Louisa Wells was born on August 11, 1809 and her older brother Daniel Wells, Jr., on December 30, 1794 both of Annapolis, the children of Daniel and Mary Wells of Annapolis. During the war, Daniel Wells, Sr., served as a lieutenant in Captain Jonathan Pinkney’s Artillery company in Annapolis.
In 1813, Daniel Wells, Jr., age 20, was in the apprentice employment of Baltimore merchant George Mackenzie to learn the saddler trade and fulfilling state contracts for militia cartridge boxes. In the late summer of 1814 Daniel enlisted in the 1st Battalion of Maryland Riflemen in Capt. Edward Aisquith’s First Baltimore Sharp Shooters causing great consternation for his safety within the family. Having departed for Baltimore to rejoin his company after the fall of Washington, the next news that his family received was that Daniel had been killed in a skirmish on September 12, 1814, near North Point.
His sister Louisa Wells (1808-1891) remembers that “Not long after this, Daniel Well’s cap was sent home. It was the tall, stiff cap worn by Captain Aisquith’s Sharp Shooters, and it was matted with the blood and hair of the young patriot. Two holes showed where the ball had entered one side of his head and passed out at the other side.”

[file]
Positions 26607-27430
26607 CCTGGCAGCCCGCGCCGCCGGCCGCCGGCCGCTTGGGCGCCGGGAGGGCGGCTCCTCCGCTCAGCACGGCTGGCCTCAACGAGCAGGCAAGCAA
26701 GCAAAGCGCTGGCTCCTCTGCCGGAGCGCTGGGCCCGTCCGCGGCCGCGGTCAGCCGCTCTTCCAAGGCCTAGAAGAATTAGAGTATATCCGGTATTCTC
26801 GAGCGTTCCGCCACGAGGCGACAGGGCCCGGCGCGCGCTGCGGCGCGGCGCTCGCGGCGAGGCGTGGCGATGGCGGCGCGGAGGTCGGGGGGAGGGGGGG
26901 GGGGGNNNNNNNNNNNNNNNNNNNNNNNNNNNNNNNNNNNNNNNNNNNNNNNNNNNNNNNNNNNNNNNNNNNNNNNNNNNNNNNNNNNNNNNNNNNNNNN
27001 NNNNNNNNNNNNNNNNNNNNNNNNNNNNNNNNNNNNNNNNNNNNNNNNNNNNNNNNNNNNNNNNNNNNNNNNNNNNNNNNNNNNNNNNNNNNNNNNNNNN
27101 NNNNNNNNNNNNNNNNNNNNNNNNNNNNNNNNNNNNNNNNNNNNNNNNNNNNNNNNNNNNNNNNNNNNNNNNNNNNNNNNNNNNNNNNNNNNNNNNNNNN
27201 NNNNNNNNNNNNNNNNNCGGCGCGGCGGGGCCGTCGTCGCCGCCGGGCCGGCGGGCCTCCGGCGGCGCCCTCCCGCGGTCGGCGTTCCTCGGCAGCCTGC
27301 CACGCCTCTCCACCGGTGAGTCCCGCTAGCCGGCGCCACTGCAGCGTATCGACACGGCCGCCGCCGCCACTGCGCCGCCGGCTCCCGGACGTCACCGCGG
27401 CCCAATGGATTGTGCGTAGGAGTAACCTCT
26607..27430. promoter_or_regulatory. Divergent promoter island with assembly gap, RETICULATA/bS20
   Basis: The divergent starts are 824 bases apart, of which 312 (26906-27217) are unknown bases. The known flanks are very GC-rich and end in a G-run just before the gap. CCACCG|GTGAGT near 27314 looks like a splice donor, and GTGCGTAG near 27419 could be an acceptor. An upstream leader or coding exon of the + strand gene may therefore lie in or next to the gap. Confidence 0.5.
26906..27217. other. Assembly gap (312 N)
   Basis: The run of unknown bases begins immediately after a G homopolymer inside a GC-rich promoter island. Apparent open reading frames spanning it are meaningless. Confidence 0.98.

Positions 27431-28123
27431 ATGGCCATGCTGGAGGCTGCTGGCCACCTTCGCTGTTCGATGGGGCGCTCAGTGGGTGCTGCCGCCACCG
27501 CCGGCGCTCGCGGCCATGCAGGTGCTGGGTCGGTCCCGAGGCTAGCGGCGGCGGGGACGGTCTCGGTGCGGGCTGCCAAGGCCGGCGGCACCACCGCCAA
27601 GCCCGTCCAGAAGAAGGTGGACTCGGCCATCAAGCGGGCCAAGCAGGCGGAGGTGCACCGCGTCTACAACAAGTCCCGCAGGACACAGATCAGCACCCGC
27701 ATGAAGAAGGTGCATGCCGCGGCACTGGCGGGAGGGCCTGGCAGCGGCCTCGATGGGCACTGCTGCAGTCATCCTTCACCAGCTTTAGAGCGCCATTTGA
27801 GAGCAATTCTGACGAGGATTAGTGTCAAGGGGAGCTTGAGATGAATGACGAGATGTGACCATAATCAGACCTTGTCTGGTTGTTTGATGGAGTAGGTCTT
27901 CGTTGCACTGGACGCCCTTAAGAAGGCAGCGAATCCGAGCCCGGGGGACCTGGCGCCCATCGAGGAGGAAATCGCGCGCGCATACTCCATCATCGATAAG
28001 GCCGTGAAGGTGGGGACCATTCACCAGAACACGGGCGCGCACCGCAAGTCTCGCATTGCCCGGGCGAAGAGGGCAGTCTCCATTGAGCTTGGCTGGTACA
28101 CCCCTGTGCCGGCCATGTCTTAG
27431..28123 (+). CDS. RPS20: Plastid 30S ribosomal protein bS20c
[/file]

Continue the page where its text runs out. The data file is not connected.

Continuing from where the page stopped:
As the story of Daniel Wells and Henry McComas, “The Boy Martyrs” grew, the family was able to collect several relics of the war including the Sharp Shooters muster roll with Daniel Wells name entered “Killed in the advance 12 September 1814.” Louisa later married Adrian A. Posey who served in Captain Lawrence Posey’s company, the 1st Regiment from Charles County during the war. Daniel Wells and his friend Henry G. McComas remains lie under a 21-foot marble obelisk in Ashland Square, Gay and Aisquith Streets in East Baltimore.
Sources: The Sun, August 26, 1889; Mary Wells (1749-1823) and Daniel Wells, Sr., (1768-1818), Baltimore Patriot, January 27, 1818 and February 3, 1823; Louisa (Wells) Posey (1808-1891). The Sun, January 13, 1891.